Separation Of Powers In The United States

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The separation of powers is still as important today, if not more important, than when the founders rote the u. s. constitution. The separate of powers is the division of the government into three branches: executive, judicial and legislative. The judicial branch decides if government decisions are constitutional or not. The executive branch commands the military and can veto laws. The legislative branch makes new laws. This separation of powers is very important to our modern system of government. The separation of powers was important to the founders of the United States. A major problem the colonists had with Britain was the large, central government in which the monarch functioned as all three branches, holding enormous quantities of power. As Thomas Jefferson said, “Most bad government comes from too much government.” History…show more content…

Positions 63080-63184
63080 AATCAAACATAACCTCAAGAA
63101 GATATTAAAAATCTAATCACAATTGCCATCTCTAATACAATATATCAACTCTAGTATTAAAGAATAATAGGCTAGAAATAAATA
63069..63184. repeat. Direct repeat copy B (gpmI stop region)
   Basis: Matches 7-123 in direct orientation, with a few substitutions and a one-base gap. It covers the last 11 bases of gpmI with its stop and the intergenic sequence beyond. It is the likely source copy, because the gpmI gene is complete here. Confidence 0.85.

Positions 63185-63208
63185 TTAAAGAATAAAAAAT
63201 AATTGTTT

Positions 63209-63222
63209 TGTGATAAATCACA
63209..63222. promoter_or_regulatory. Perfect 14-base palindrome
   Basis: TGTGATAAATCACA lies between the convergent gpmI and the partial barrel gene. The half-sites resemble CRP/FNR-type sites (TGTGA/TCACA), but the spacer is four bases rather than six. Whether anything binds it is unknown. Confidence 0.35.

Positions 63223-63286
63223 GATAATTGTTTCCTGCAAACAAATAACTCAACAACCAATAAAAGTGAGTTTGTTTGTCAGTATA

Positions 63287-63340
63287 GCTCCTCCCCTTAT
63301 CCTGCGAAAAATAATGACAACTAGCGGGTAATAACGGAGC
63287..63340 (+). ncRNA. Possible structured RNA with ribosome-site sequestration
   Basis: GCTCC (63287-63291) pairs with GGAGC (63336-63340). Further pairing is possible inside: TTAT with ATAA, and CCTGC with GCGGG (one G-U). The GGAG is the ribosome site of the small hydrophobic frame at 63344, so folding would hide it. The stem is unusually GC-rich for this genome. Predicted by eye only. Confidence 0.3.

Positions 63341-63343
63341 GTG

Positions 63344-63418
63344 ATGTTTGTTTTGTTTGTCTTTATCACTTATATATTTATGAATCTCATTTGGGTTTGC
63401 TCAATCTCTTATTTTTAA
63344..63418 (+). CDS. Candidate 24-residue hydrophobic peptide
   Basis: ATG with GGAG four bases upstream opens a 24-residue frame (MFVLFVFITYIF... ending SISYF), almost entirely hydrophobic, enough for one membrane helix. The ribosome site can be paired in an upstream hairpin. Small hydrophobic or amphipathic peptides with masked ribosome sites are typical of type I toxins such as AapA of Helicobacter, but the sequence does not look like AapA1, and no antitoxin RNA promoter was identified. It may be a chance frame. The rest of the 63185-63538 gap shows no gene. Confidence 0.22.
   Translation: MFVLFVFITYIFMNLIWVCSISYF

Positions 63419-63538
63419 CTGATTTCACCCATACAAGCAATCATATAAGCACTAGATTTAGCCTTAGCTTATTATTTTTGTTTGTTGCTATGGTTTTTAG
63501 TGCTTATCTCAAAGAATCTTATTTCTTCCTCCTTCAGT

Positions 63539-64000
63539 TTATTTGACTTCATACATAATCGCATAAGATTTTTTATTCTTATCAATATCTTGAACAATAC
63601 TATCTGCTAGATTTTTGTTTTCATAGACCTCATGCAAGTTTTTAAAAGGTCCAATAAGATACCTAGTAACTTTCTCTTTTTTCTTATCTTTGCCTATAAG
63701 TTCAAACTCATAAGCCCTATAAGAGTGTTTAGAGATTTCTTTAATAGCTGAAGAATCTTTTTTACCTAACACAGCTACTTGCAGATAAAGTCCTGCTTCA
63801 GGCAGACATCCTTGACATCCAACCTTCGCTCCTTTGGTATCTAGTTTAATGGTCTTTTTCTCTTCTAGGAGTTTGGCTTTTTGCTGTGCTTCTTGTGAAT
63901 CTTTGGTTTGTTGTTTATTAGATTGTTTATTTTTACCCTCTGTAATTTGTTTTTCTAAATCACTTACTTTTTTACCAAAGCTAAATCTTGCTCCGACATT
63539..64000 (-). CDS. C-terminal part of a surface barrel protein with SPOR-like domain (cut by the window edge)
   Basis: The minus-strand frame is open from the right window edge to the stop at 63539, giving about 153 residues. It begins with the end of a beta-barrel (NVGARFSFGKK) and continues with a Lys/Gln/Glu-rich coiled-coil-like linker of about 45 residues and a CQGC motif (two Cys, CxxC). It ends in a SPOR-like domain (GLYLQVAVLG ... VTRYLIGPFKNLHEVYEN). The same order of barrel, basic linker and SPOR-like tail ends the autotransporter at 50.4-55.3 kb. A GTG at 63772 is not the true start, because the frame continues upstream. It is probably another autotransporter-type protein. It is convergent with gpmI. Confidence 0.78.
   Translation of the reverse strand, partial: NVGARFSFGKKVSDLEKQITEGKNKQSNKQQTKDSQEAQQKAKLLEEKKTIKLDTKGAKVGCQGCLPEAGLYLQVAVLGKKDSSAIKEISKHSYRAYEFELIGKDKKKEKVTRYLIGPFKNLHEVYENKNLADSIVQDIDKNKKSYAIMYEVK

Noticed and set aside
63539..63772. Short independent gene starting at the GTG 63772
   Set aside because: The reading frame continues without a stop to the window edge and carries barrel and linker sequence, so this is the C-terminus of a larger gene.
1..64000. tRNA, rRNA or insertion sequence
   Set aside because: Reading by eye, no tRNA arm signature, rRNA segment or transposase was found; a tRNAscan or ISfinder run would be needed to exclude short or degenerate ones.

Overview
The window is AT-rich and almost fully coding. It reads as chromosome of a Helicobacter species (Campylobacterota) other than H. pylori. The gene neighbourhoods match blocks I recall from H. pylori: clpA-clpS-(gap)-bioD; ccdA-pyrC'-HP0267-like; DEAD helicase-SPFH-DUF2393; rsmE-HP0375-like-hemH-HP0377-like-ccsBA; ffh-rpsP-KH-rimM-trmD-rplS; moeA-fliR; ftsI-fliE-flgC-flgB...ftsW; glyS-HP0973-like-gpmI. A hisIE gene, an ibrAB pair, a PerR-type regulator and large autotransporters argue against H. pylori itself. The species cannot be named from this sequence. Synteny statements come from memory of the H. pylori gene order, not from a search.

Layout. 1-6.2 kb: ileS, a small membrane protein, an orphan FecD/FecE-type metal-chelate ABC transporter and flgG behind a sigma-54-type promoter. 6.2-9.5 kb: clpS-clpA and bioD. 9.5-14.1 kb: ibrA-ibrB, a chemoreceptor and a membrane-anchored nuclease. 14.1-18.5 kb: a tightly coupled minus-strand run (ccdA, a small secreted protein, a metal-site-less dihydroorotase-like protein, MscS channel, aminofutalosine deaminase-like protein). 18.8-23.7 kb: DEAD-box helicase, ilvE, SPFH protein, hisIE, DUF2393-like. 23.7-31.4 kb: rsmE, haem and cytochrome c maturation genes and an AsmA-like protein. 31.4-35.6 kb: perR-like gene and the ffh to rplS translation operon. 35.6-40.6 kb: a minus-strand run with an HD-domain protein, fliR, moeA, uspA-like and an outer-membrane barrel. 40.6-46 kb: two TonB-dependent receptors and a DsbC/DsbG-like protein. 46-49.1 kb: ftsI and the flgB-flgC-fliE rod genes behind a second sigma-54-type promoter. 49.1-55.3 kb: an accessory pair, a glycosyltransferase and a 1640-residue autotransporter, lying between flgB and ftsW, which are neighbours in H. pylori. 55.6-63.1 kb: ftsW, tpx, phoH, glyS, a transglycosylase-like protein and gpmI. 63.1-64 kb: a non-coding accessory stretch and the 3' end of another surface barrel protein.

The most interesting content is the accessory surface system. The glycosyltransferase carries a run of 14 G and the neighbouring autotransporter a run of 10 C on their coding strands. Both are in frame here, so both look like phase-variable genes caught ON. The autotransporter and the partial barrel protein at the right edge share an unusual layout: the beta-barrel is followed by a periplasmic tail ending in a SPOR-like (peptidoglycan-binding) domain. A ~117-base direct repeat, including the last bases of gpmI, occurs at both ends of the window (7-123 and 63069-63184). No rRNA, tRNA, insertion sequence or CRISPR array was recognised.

For example, President Obama (executive branch) Attempted to appoint John Brennan, a man who worked with Obama’s drone program of killing U.S. citizens suspected of terrorism, as head of the C.I.A. However, Senator Rand Paul (judicial branch) filibustered the vote, using the power of checks and balances to prevent Brenan from being elected. That is not the only reason separation of powers is still useful. The U.S. government is a huge, and having everyone do everything would be disorganized. Therefore, separating the duties of the government into three branches ensures more efficiency. Without the organization, we would have a smaller group of people in power, and they’d do everything. Another reason separation of powers is important is that some would wish to overstep their boundaries. For example, the judicial branch has taken some of the power traditionally reserved for the legislative branch. If we allow too much of this to happen, we risk compromising American Principles. We should not let the separation of powers be
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